Social Land Concession
State owned land can be allocated for poor families or people suffering from natural disaster or demobilized soldiers following to the sub-degree No.19 on Social Land Concessions. The Ministry of Land Management, Urban Planning and Construction is responsible for requests to the government for areas of land to be granted. If approved, the area could be cleared by auctioning company following to the result of forest inventory conducted by the Forestry Administration. A harvest permit and transport permit would be required. Families who live and utilize the allocated land for five years have the right to request for ownership of the land to the Ministry of Land Management, Urban Planning and Construction.

Infrastructure Development
As a result of infrastructure development, timber harvesting is allowed with the use of the following documents:

  • Memorandum of Understanding with Ministry of Mines and Energy
  • Feasibility Study
  • Approval by the Council for the Development of Cambodia
  • Water use license from Ministry of Water Resource and meteorology
  • Environmental Impact Assessment
  • Build-operate-transfer (BOT) contracts
  • Permit to set harvest quota
  • Permit to harvest forest products & by-products

Private land
Private land is normally owned by individuals and private companies. The Ministry of Land Management, Urban planning and Construction is the responsible authority for issuing private land on which the owner has the legal right to use and develop the land. The owner has the rights to manage, develop, use, sell and distribute the products or forest products by themselves (Forestry Law 2002). Private land, including private forests and tree plantations, are divided into small, medium and large-scale land. Small scale tree plantation includes family-based land (less than 10 hectares) and small private plantations (10-100 hectares). Private companies normally own and manage medium and large-scale plantations (100-1000 hectares for the medium and more than 1000 hectares for large scale).

A registration certificate is needed for all private land. The Provincial Department of Agriculture, Forestry and Fisheries issues a certificate for a small-scale plantation, the Forestry Administration for medium scale plantations, and the Ministry of Agriculture, Forestry and Fisheries for large-scale plantations. Products sourced from private forest or tree plantation do not require permits like a harvesting permit, a license permit or a PC for transport of the products. The export products or processed products from private forest or tree plantation, a license is required, which is issued by the Ministry of Commerce together with the Forestry Administration (MAFF, 2017).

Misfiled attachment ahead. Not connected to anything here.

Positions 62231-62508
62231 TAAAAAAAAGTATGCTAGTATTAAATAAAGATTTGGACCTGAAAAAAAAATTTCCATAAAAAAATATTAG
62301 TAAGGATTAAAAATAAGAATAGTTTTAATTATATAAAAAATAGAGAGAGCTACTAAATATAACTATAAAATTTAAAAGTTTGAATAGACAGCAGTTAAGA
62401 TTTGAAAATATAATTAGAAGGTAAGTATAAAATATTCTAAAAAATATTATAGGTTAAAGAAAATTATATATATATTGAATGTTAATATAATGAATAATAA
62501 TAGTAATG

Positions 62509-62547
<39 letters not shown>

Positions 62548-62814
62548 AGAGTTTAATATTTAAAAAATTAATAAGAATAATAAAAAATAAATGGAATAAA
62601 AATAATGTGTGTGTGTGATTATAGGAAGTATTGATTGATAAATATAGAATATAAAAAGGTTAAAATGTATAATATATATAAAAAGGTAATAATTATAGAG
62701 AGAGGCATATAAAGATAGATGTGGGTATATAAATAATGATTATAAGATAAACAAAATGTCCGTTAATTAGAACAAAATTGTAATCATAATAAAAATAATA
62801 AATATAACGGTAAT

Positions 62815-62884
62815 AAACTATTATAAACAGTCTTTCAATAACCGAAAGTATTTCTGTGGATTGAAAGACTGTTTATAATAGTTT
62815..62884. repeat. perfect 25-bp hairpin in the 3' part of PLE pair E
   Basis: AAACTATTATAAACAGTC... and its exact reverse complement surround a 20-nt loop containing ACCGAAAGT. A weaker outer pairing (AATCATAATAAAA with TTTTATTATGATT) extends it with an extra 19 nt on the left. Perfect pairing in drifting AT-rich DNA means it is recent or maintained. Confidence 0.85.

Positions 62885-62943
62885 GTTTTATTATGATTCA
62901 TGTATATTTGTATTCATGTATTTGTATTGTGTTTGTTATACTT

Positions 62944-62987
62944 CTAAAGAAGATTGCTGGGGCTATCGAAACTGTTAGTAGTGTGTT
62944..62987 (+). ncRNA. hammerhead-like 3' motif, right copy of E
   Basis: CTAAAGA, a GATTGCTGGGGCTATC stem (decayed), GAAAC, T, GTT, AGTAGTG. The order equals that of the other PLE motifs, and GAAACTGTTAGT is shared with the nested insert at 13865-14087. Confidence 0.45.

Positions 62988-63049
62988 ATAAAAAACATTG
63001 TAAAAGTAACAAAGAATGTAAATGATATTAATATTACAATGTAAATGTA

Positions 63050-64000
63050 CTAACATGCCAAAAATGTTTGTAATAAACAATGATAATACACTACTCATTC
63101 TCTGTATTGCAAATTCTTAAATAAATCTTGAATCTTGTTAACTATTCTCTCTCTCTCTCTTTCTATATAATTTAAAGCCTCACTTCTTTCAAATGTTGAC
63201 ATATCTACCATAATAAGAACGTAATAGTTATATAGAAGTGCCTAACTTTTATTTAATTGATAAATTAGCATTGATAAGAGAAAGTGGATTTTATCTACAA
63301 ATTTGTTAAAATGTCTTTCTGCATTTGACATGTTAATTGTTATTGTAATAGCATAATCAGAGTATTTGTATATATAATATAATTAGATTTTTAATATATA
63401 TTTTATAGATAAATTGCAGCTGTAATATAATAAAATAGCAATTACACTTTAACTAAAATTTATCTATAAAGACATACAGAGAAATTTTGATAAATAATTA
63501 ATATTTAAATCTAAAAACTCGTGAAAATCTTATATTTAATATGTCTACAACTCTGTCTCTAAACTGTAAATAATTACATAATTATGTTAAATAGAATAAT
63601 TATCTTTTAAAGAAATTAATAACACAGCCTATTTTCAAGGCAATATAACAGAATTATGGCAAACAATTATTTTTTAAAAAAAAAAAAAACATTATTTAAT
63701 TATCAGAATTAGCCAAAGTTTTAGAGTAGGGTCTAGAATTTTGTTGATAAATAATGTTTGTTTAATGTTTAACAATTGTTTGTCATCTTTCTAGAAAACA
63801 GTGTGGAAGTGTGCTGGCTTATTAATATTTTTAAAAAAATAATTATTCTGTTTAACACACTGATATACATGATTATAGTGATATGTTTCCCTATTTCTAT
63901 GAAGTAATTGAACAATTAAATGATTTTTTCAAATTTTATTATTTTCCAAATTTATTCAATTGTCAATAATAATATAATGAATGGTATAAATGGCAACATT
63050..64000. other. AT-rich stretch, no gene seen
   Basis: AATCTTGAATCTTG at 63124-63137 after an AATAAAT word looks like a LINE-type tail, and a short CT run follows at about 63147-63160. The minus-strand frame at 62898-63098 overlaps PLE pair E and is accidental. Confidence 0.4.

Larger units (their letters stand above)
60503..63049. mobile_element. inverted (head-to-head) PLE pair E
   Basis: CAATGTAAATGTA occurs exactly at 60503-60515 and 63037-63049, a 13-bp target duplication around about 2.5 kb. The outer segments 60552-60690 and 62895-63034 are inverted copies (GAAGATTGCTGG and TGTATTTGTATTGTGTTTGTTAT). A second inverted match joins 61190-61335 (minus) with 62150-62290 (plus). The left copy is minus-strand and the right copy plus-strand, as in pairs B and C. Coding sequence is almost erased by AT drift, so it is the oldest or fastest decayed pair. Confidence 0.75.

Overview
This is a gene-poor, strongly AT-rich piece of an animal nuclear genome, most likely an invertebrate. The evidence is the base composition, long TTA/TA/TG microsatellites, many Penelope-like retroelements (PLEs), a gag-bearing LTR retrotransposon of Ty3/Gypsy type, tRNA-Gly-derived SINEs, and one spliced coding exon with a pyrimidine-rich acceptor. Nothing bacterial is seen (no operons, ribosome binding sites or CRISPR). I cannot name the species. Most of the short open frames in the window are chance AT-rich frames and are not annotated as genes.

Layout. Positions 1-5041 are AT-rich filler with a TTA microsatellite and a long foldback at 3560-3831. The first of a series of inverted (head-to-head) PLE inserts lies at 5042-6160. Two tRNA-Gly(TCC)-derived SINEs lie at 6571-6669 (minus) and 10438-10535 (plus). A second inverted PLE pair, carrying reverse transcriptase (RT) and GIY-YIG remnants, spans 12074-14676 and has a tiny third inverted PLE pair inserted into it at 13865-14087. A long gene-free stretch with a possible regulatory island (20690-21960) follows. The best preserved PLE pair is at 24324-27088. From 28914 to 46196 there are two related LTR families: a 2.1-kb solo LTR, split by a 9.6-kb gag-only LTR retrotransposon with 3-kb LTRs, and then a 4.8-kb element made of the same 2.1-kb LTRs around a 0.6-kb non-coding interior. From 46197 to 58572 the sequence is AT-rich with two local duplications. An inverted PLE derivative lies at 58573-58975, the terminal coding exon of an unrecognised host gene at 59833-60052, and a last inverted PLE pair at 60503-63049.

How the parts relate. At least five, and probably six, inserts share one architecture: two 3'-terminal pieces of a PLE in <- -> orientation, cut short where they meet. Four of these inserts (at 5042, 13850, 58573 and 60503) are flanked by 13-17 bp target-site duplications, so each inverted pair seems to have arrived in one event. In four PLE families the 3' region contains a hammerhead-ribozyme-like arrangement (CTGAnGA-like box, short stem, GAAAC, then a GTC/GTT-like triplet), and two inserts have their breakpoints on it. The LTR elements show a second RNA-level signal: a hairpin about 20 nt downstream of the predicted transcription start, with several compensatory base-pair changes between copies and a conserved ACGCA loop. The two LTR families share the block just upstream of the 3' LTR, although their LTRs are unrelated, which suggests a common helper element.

Community forest
Local communities have customary user rights on forest products and by-products and can assist forest management through community forestry. All community forestry shall be authorized and recognized by the Ministry of Agriculture, Forestry and Fisheries based on the proposal from the Forestry Administration Cantonment. To receive legal rights to harvest ina community forest, a community forestry agreement and a community forest management plan signed by the community are needed, which need to be approved by the Forestry Administration Cantonment. In a community forest, the community has the right to harvest forest products and by- products consistent with its community forest management plan and under its community forestry agreement.

The community also has the right to harvest forest products and by-products from its community forest for commercial purpose upon approval from the Ministry of Agriculture, Forestry and Fisheries and a harvest permit issued by the Forestry Administration. The payment for premium and royalty is needed and jointly determined by the Ministry of Agriculture, Forestry and Fisheries and the Ministry of Economy and Finance. Based on the law, the community cannot use the community forest as concession, nor sell, barter or transfer to a third party. To date, 636 community forests covering a forest area of about 516,817 hectares have been established, and 484 have been officially approved by MAFF (FA, 2018).

Taxes and fees

Royalties and premiums shall be paid by individual or legal entity that harvest forest products and by-products from permanent forest estates for commercial purposes to the national budget through the Forestry Administration (Forest Law, article 52). In order to receive a permit to harvest the products, a security deposit to guarantee payment of royalties and premium is required and the amount of the deposit is based on the annual harvest quota permit. On the other hand, the products harvested from private forests and community forests are not required to pay for royalties and premiums.  Prior to the export, the export tax and other duty tax need to be paid to the national budget.

Timber harvesting activities